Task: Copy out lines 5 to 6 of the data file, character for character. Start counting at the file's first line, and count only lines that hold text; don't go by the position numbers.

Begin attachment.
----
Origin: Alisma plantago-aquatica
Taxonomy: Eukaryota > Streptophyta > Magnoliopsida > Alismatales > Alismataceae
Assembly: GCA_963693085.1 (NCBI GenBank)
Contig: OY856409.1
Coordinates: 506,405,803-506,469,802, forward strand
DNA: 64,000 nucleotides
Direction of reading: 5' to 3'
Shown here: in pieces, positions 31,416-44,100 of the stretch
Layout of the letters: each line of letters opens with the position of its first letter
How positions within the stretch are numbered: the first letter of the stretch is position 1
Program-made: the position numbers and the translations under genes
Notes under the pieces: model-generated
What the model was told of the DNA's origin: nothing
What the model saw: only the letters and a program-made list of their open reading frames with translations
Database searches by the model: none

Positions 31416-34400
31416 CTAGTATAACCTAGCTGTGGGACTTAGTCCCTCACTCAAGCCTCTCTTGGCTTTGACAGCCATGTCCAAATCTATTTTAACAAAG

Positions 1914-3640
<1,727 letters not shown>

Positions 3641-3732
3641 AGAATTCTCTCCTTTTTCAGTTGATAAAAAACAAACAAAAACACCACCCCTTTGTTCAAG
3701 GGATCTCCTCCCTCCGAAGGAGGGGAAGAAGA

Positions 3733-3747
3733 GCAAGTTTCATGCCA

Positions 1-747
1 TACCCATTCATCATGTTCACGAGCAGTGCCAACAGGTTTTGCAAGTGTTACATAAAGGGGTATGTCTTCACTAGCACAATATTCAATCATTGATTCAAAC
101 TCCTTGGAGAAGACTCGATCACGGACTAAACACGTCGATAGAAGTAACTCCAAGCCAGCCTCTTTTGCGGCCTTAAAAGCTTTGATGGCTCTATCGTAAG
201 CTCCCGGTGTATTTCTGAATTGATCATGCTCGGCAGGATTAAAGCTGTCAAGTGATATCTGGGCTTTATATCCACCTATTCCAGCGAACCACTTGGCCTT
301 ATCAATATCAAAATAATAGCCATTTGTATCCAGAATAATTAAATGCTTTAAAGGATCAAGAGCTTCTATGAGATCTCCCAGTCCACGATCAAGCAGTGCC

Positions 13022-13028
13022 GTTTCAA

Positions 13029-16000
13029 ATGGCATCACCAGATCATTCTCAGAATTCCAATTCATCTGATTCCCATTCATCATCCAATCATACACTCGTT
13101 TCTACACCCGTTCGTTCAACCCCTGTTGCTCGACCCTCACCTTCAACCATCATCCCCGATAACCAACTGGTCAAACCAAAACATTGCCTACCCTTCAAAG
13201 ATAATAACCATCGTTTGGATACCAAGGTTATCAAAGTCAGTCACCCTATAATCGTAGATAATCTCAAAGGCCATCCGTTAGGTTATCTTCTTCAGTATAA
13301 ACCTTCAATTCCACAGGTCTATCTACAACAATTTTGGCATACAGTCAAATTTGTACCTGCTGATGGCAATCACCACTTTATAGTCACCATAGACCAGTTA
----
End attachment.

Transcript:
Coordinates: 506,405,803-506,469,802, forward strand
DNA: 64,000 nucleotides